Since 2017, FIFA has implemented its “Say No to Racism” campaign, which allows referees to follow a three-strike procedure: they can first stop the match and request the discriminatory behavior cease, they can ask again and issue another suspension of the match and finally decide to abandon the match as a whole.

In the Muntari incident of 2014, the club Hellas Verona were fined only 50,000 euros and given a partial stadium ban. In the cases of Matuidi, action was only taken in the 2017 incident, with a 20,000 euro fine given to Hellas again.

This most recent example of racism against Kean is an opportunity. It’s an opportunity for the Serie A to finally put a firm foot down on racism and to put an end to a history of such indecisive, weak countermeasures.

It’s an opportunity for players, specifically Italians, to understand the gravity of such an issue and the disgusting immorality of it.

It’s an opportunity to show fans exactly what respect actually means.

And lastly, it’s an opportunity for victims of such racial abuse to not feel afraid or unsupported to play the game they, and we, all love. And given that the Serie A postponed their decision as of today (while also fining Kean for diving), let’s hope they make the right call.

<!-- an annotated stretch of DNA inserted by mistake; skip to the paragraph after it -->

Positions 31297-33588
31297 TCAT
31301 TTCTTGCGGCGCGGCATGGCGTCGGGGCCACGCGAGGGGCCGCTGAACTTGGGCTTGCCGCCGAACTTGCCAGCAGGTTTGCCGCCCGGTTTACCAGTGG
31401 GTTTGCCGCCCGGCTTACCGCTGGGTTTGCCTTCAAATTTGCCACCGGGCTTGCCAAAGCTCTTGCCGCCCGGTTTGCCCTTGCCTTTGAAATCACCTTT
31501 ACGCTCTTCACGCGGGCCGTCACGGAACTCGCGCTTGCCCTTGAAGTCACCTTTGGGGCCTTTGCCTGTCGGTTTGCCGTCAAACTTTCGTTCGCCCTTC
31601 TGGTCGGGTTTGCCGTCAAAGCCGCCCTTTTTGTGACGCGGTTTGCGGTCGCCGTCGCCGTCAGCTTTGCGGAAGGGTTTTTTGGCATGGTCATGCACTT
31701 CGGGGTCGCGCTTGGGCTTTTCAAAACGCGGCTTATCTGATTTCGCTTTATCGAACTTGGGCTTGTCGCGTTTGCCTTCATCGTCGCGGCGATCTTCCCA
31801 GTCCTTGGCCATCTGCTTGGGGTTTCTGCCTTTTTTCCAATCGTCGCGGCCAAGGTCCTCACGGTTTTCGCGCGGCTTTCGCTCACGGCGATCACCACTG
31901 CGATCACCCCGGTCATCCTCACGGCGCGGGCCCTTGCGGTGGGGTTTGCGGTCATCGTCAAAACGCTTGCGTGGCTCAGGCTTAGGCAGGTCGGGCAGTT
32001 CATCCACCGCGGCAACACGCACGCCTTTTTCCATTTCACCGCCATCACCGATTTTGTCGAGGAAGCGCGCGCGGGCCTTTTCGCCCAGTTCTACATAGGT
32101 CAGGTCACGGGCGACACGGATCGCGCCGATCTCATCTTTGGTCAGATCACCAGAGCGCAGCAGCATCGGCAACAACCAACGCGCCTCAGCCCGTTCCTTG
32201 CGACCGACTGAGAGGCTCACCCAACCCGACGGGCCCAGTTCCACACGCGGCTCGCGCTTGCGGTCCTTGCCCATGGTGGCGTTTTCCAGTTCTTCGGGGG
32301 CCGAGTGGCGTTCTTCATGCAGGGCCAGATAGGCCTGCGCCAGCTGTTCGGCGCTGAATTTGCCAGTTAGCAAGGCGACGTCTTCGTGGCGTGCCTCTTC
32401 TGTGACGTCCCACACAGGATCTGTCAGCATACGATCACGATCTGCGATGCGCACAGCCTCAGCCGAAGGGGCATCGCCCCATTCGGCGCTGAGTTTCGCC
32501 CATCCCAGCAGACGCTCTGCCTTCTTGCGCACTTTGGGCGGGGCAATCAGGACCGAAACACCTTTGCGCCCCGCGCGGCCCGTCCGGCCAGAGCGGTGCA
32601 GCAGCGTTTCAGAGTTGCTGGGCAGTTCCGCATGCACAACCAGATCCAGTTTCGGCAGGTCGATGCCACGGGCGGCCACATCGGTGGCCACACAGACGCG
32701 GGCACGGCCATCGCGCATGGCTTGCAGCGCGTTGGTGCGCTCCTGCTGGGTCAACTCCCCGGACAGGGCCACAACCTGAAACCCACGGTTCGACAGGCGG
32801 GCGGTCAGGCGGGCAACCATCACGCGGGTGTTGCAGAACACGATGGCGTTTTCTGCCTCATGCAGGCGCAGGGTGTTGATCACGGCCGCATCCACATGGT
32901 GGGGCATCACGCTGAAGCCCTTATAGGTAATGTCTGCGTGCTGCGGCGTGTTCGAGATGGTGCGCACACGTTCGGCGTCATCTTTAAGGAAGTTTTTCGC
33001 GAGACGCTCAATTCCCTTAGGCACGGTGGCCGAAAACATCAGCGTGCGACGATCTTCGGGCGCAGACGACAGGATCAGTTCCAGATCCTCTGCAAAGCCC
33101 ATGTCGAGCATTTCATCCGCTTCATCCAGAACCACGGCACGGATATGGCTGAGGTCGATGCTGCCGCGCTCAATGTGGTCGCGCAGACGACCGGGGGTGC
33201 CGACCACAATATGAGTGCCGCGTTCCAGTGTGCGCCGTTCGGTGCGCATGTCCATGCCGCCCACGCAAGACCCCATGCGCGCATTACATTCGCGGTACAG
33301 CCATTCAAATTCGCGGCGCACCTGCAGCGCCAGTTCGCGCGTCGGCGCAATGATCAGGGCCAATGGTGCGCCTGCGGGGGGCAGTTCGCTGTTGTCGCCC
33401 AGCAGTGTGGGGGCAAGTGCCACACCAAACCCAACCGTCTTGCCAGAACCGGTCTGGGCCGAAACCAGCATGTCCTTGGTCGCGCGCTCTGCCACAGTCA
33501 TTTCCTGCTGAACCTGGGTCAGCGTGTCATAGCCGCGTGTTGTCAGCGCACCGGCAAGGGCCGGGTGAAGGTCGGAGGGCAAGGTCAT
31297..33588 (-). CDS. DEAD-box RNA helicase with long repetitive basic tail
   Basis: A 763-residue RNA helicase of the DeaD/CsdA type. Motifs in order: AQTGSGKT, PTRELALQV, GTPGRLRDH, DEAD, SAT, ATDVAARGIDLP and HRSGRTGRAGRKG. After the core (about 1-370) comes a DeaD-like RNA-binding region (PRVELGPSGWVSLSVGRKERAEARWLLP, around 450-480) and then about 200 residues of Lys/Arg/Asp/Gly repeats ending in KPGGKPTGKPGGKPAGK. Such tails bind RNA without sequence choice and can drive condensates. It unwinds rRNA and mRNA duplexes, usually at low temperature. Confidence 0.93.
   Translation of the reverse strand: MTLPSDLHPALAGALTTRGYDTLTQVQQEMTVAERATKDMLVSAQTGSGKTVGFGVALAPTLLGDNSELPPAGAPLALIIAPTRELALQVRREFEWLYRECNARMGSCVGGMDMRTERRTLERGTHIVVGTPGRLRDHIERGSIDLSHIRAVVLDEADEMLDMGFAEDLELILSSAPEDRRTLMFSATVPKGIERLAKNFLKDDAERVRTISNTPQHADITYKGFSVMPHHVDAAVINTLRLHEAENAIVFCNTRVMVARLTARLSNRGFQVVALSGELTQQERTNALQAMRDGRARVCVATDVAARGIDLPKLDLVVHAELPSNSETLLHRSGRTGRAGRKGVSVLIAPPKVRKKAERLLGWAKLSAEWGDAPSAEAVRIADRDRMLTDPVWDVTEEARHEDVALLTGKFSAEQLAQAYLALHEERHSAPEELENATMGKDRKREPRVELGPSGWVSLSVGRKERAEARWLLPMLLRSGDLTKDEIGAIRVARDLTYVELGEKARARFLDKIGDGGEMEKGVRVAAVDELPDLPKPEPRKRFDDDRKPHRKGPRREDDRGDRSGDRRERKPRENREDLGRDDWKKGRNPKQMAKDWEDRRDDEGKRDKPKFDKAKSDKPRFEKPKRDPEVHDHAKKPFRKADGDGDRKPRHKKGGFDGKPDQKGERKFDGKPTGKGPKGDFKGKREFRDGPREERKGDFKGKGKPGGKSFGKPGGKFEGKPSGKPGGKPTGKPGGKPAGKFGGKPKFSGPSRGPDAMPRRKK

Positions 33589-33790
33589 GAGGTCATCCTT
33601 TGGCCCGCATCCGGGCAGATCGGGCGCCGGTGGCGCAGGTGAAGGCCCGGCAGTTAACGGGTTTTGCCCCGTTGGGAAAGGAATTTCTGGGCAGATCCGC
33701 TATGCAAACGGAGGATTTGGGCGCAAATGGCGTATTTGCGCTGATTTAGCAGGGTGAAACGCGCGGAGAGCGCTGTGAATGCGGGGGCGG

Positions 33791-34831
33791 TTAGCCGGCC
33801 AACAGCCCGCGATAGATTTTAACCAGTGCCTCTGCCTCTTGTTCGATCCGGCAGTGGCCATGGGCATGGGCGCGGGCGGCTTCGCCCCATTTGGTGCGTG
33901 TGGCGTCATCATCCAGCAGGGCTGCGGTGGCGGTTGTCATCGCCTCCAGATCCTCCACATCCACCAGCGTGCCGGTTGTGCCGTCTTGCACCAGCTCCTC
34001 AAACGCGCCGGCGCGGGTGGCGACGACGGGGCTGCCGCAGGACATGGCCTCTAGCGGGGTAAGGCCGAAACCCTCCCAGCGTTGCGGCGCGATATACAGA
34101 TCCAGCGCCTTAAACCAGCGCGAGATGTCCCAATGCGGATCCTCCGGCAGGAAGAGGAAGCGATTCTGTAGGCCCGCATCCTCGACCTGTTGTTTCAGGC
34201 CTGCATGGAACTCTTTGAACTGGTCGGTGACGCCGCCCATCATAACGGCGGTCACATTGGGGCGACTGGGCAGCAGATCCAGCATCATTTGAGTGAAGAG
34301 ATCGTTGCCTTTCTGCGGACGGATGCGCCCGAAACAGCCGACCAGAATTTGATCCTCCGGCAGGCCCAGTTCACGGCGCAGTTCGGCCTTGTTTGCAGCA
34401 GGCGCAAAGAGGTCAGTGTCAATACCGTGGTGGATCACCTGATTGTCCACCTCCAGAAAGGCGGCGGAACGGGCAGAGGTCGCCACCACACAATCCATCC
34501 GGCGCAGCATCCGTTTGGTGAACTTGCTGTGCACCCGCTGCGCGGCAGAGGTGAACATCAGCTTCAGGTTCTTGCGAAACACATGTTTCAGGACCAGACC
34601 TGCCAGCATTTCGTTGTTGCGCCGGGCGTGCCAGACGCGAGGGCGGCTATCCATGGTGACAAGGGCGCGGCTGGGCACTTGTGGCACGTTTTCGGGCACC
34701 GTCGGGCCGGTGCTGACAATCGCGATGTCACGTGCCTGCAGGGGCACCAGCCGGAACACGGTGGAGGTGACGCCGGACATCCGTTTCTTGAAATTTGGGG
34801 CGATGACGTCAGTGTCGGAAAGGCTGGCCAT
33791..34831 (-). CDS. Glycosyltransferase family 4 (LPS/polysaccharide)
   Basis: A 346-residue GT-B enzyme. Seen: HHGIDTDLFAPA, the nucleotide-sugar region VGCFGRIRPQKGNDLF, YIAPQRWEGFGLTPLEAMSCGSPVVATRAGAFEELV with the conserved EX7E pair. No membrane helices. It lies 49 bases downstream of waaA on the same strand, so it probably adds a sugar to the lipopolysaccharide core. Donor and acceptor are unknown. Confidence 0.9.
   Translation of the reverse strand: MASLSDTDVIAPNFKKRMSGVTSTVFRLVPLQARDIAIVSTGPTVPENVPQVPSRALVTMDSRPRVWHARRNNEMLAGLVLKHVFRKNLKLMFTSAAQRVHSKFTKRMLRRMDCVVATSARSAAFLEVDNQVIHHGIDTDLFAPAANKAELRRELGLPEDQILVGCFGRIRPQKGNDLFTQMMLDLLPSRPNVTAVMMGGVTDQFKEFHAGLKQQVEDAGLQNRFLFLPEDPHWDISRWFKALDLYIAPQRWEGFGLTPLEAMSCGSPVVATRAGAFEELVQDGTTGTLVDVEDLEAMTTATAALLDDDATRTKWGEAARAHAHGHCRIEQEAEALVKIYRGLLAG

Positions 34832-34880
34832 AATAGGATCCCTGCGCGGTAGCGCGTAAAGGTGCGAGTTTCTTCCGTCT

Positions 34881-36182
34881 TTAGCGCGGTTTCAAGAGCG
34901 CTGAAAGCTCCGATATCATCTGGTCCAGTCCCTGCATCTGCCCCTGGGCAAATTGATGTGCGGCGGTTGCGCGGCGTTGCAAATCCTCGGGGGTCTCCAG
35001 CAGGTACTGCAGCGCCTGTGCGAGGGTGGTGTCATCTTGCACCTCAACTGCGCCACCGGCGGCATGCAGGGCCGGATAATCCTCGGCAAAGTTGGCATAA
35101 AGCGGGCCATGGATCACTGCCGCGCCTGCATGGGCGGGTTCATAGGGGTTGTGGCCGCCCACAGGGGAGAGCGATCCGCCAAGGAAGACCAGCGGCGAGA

As long as racism is tolerated, it won’t go away. Italy, and the global soccer community, has a serious problem on its hands, perhaps the most pressing social issue connected to the sport. It’s not enough to simply take a stance on the issue. What players and fans must see is obvious signs of action and concrete consequences for immoral behavior.

That means harsh penalties and harsh fines. Soccer, like most things, comes down to money and instituting hefty financial punishments for repeated violations and failure to follow established guidelines is the best solution to a sick, culturally infused problem. Fans are representatives of clubs and punishing them might be the only way to attack this systemic issue.

Contributing columnist Shannon Chaffers has written a similar article about racism in sports beyond soccer, in which she discusses psychological effects of such harassment on players and how best to combat such an issue.

Italy is an ocean and some away, but soccer is a global love and a global community. Meeting a stranger and talking about this passionately shared love is an immediate bond. It’s happened to me here at Princeton too: I’ve been lucky enough to meet and play with others who support teams miles away with, in some cases, the same level of intensity as those sitting in the stands on matchday.

To watch or to play is truly a pleasure every time, but not when hate joins the game. Soccer, or any sport for that matter, is about respecting your opponent. And while that may be hard to get through the minds of every single fan in attendance, at the very least, players and league administration must confidently grasp this idea of basic human morality.

As much as #SayNoToRacism is popular and a step in the right direction, it’s not enough. Do something about it. Anything. And that goes for all parties involved.

Arman Badrei is a first-year from Houston, Texas. He can be reached at abadrei@princeton.edu.